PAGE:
Reid has gone to a sprint out to Hill on big fourth downs late in games this season. The Chiefs used this exact play on a fourth-and-1 late in the fourth quarter against the Miami Dolphins in Week 14 and flipped a sprint out to the left with a more vertical route for a game-sealing 8-yard completion on fourth-and-7 against the Tampa Bay Buccaneers.



Once known for his passive fourth-down decision-making and terrible clock management, Reid has turned into one of the most aggressive coaches in the league. That also coincided with Mahomes taking over as the starting quarterback. Reid’s bump in aggressiveness started in 2018 and he’s been above average in each year since, according to data from Even last season, which was down compared to the other two of the Mahomes era, Reid got aggressive when it mattered most in the Super Bowl.


Is this the end for Drew Brees?

Before the Saints and Buccaneers kicked off, Fox Sports’ Jay Glazer reported Drew Brees would retire after the season. Brees went out in one of the worst ways you could see someone of his stature go, but it was also a game that highlighted the limitations Brees and the Saints had to work around.

Without a deep ball, the Saints had to be uber-efficient in the short game. That hadn’t been a problem over the past two seasons, but it was an issue this year when the Saints were mostly fine instead of great. It all came to a head against Tampa Bay with a three-interception night and 3.9 yards per attempt. The Saints couldn’t move the ball through the air, save for a deep touchdown pass for a trick play from Jameis Winston, and the Buccaneers were able to sit on the short stuff and wait for a mistake.

The first interception came when Michael Thomas couldn’t get separation off the line. Thomas’s skillset has meshed perfectly with Brees to make those short throws automatic. But off an injury, Thomas couldn’t fight through contact and Sean Murphy-Bunting jumped the route and brought the ball to the 1-yard line.



Tampa Bay had no problem with Thomas in this game. Per Next Gen Stats, Thomas was pressed on 64% of his routes. Thomas couldn’t separate and had no receptions on only four targets.

Brees’s second interception came on a miscommunication with Alvin Kamara. Bress tried to get the ball quickly to the back running up the seam, but Kamara wasn’t ready for it. Timing might not have mattered that much because Devin White was sitting in the middle of the field and ready to jump the route.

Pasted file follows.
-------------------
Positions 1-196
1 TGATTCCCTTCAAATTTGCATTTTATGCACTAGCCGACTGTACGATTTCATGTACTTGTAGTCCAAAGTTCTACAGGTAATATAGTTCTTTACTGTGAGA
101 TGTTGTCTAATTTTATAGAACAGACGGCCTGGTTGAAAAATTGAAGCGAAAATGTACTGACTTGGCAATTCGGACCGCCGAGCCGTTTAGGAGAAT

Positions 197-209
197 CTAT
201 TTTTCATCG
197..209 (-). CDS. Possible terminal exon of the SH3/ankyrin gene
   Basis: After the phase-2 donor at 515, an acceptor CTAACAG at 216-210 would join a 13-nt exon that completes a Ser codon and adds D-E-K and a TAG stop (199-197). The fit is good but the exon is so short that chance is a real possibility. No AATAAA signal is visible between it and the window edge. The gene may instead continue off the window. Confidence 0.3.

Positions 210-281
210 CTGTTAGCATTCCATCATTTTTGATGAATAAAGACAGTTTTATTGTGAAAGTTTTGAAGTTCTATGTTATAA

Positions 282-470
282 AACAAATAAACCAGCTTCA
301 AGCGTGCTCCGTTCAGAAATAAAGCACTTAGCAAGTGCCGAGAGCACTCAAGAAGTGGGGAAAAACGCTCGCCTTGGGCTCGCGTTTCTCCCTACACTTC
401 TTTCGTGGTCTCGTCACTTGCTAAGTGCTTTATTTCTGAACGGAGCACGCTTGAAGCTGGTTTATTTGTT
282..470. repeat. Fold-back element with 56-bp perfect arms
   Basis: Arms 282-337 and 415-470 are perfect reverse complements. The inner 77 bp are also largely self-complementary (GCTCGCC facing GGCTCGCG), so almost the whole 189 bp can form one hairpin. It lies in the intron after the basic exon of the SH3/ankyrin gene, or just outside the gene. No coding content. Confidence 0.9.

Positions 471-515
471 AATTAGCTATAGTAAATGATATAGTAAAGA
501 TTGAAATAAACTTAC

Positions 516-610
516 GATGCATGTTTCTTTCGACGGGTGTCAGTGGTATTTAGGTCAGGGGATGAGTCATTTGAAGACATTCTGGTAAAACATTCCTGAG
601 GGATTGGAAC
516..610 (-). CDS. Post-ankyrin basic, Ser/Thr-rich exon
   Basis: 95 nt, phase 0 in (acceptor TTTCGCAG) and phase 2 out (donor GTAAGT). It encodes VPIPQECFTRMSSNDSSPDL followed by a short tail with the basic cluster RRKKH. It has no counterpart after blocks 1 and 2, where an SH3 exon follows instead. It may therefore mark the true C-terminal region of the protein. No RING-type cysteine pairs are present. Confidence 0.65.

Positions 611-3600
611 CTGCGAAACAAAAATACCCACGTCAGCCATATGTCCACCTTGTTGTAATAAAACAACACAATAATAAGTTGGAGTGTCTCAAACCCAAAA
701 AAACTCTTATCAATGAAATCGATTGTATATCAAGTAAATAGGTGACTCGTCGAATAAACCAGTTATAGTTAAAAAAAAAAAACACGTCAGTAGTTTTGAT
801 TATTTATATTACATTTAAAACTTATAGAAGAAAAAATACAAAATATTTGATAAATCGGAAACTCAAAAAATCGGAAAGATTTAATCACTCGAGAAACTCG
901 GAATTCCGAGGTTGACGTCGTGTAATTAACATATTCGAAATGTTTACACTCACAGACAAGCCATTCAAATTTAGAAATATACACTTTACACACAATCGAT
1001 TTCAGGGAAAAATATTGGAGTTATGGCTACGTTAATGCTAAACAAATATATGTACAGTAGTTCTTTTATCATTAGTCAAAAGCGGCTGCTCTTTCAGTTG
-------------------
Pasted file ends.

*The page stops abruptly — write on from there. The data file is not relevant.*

His third interception came late in the game when he was forced to push a ball down the sideline with under five minutes remaining. The ball popped out of Jared Cook’s hands and into the arms of Mike Edwards.

So much of this game showed how small the margin for error was with Brees and the New Orleans offense. He did not attempt a pass over 20 air yards. The Buccaneers were prepared for that and sat on short routes while they blitzed on 52.9% of his dropbacks. There might have been three interceptions, but there were eight total passes defensed. 

Add in a fumble from Cook and the Buccaneers were set up for scoring drives of 3, 40, and 20 yards — all touchdowns. The Saints just aren’t built to come back from that.

On the other side, Tom Brady didn’t have to be much more than fine to take advantage. The difference in builds was also apparent. Brady missed a few throws in the game, but the receiving weapons and design of the offense allowed the Buccaneers to get those plays back — eventually, they did. Brady didn’t have to be close to perfect but Brees would have had to be beyond that in order to keep the Saints in the game.

Will the cap finally catch up with the Saints?

It appears this might finally be the year. New Orleans has been manipulating the salary cap just about every year since Brees came to town, moving money around and creating cap space to make splash moves. That can work when the quarterback is around to move his money and the cap rises every year.

But now with Brees set to retire and a cap that’s projected to drop to $176 million, there aren’t many tricks left in the Saints’ bag. According to Over The Cap, the Saints are currently $95 million over the projected 2021 cap. It’s likely Brees will do something to his contract to lower the number and let it hang around until June 1 so the dead money hit can spread over two seasons, but that will only do so much.

Earlier in the year, I played around with the cap calculator and got the Saints $12 million under by only having Brees retire, restructuring the contracts of Cameron Jordan, Michael Thomas,  Terron Armstead, Andrus Peat, and Demario Davis, extending Ryan Ramczyk, cutting Janoris Jenkins, Kwon Alexander, and Emmanuel Sanders, and trading Taysom Hill and Marshon Lattimore. That left the Saints with 31 players under contract with no starting quarterback or outside corner.


This offseason will be fascinating.